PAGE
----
Comment: This important paper based on recent research, gently corrects some of the misleading porn research claims: What should be included in the criteria for compulsive sexual behavior disorder? Among the highlights, the authors take on the disingenuous “moral incongruence” concept so popular with anti-porn addiction researchers. MI section reproduced below.
Moral Incongruence Section
The current description of CSBD also includes a statement that a diagnosis of CSBD should not be made if distress is related entirely to moral disapproval or judgments. This statement reflects recent investigations into possible influences of religious and moral beliefs on seeking treatment for CSB (Grubbs et al., 2018; Grubbs, Kraus, Perry, Lewczuk, & Gola, 2020; Lewczuk, Szmyd, Skorko, & Gola, 2017; Lewczuk, Glica, Nowakowska, Gola, & Grubbs, 2020), data that were unavailable when HD was proposed for DSM-5. However, feelings of moral incongruence should not arbitrarily disqualify an individual from receiving a diagnosis of CSBD. For example, viewing of sexually explicit material that is not in alignment with one’s moral beliefs (for example, pornography that includes violence towards and objectification of women (Bridges et al., 2010), racism (Fritz, Malic, Paul, & Zhou, 2020), themes of rape and incest (Bőthe et al., 2021; Rothman, Kaczmarsky, Burke, Jansen, & Baughman, 2015) may be reported as morally incongruent, and objectively excessive viewing of such material may also result in impairment in multiple domains (e.g., legal, occupational, personal and familial). Also, one may feel moral incongruence about other behaviors (e.g., gambling in gambling disorder or substance use in substance use disorders), yet moral incongruence is not considered in the criteria for conditions related to these behaviors, even though it may warrant consideration during treatment (Lewczuk, Nowakowska, Lewandowska, Potenza, & Gola, 2020). There may also be important cross-cultural differences relating to religiosity that may impact perceived moral incongruence (Lewczuk et al., 2020). Furthermore, researchers have raised questions about whether models dichotomizing CSB involving the presence or absence of moral incongruence are as distinct as proposed (Brand, Antons, Wegmann, & Potenza, 2019). Thus, although moral incongruence may have clinical relevance in what motivates individuals to seek treatment for CSB (Kraus & Sweeney, 2019), its role in the etiology of and definition of CSBD warrants additional understanding.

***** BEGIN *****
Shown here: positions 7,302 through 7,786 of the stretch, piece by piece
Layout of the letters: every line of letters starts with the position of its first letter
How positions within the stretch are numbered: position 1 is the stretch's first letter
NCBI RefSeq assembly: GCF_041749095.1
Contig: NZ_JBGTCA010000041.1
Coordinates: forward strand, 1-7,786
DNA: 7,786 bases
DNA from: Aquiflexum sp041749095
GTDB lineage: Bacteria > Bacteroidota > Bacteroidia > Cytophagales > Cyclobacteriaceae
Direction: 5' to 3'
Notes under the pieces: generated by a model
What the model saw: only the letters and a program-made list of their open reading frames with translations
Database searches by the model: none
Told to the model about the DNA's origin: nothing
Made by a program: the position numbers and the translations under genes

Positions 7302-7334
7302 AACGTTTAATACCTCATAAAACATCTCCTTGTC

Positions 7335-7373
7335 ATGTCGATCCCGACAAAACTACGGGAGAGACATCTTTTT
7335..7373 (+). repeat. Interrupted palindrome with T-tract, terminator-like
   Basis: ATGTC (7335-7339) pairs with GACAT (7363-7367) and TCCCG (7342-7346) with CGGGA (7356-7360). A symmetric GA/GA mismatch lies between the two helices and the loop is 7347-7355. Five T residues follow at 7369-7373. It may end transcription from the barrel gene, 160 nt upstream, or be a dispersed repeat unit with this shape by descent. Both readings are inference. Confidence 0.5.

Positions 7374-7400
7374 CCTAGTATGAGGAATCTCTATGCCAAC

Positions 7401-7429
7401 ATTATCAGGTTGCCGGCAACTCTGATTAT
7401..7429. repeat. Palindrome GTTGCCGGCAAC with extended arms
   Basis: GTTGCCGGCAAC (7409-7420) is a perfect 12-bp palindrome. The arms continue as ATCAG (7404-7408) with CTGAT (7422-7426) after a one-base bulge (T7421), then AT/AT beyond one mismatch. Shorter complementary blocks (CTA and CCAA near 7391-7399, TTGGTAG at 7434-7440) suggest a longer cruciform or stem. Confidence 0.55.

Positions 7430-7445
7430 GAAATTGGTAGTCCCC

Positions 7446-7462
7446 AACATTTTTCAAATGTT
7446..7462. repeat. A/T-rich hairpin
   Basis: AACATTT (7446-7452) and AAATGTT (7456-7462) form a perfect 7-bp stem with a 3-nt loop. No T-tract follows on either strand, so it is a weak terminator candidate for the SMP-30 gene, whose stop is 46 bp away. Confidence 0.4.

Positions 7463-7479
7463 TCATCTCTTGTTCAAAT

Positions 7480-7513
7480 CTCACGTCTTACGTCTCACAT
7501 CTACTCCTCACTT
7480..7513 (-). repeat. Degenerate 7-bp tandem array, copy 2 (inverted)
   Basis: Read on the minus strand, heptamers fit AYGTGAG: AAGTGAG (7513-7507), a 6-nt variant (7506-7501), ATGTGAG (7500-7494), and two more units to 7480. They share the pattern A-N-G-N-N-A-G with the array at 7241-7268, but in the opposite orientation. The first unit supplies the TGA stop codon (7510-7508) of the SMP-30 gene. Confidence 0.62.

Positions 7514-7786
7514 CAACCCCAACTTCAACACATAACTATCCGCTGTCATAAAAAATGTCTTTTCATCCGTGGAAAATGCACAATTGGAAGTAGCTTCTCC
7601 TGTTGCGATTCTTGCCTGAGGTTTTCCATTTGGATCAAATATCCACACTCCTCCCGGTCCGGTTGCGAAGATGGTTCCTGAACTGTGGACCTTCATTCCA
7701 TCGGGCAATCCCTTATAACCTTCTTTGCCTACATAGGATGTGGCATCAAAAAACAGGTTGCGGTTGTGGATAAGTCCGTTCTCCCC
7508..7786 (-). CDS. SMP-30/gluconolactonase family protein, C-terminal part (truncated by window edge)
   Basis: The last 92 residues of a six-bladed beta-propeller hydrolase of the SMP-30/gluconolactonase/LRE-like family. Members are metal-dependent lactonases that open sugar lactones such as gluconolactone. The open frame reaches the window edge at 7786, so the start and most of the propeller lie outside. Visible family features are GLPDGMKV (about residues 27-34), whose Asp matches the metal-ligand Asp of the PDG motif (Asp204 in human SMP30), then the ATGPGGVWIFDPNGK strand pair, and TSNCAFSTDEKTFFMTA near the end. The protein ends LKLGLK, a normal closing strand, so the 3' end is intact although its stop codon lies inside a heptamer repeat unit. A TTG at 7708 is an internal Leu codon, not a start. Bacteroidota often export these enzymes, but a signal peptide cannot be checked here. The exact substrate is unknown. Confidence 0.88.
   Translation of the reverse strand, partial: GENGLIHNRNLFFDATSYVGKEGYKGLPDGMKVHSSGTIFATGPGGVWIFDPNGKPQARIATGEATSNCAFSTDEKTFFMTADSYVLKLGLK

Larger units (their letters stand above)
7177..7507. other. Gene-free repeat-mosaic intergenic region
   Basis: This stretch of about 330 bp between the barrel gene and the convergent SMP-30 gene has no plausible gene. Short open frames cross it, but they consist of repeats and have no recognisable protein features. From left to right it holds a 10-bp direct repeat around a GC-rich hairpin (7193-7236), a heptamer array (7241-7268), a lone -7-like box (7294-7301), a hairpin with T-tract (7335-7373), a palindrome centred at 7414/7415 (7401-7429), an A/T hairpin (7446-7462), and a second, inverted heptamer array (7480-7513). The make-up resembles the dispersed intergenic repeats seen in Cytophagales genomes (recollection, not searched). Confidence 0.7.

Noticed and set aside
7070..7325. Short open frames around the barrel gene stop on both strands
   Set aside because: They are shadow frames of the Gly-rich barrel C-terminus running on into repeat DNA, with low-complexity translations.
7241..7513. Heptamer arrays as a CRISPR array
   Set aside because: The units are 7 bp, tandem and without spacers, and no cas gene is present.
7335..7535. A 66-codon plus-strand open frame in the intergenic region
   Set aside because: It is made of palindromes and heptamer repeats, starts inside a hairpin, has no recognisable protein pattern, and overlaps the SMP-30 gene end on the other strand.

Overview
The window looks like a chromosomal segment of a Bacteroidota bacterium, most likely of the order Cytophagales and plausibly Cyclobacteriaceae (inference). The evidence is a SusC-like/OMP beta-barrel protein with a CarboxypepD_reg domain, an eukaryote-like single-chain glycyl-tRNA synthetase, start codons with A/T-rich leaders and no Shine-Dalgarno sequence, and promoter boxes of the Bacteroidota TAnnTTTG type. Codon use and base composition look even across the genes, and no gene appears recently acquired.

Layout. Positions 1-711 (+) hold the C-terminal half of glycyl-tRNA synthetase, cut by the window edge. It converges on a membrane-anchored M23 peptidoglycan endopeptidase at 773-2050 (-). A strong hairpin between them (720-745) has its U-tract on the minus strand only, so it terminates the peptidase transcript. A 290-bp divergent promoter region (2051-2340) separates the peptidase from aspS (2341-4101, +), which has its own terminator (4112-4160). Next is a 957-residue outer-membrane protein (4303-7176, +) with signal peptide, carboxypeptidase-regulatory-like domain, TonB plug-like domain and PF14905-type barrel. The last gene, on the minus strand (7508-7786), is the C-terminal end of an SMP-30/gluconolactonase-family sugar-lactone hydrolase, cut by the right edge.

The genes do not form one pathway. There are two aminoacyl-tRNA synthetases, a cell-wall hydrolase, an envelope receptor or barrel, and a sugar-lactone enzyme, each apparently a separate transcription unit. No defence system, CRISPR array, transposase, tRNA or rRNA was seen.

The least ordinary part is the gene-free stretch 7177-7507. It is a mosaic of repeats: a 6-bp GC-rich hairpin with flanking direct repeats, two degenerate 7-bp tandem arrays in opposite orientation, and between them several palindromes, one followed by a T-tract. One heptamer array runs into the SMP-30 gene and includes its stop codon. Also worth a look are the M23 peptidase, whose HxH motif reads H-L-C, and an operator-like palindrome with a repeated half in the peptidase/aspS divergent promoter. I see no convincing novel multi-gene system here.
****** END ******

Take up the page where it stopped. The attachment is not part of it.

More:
For much more see these articles by YBOP:
- New study shatters the “moral incongruence model of pornography addiction” (2020)
- Research suggests the Grubbs, Perry, Wilt, Reid review is disingenuous (“Pornography Problems Due to Moral Incongruence: An Integrative Model with a Systematic Review and Meta-Analysis”) 2018.
Formal criticisms in Archives of Sexual Behavior of “Pornography Problems Due to Moral Incongruence: An Integrative Model with a Systematic Review and Meta-Analysis” (2018):
- Dysregulated Pornography Use and the Possibility of a Unipathway Approach (2018), by Paul J. Wright
- Stuck in the Porn Box (2018), by Brian J. Willoughby
- Hitting the Target: Considerations for Differential Diagnosis When Treating Individuals for Problematic Use of Pornography (2018), by Shane W. Kraus & Patricia J. Sweeney
- Theoretical Assumptions on Pornography Problems Due to Moral Incongruence and Mechanisms of Addictive or Compulsive Use of Pornography: Are the Two “Conditions” as Theoretically Distinct as Suggested? (2018) by Matthias Brand, Stephanie Antons, Elisa Wegmann, Marc N. Potenza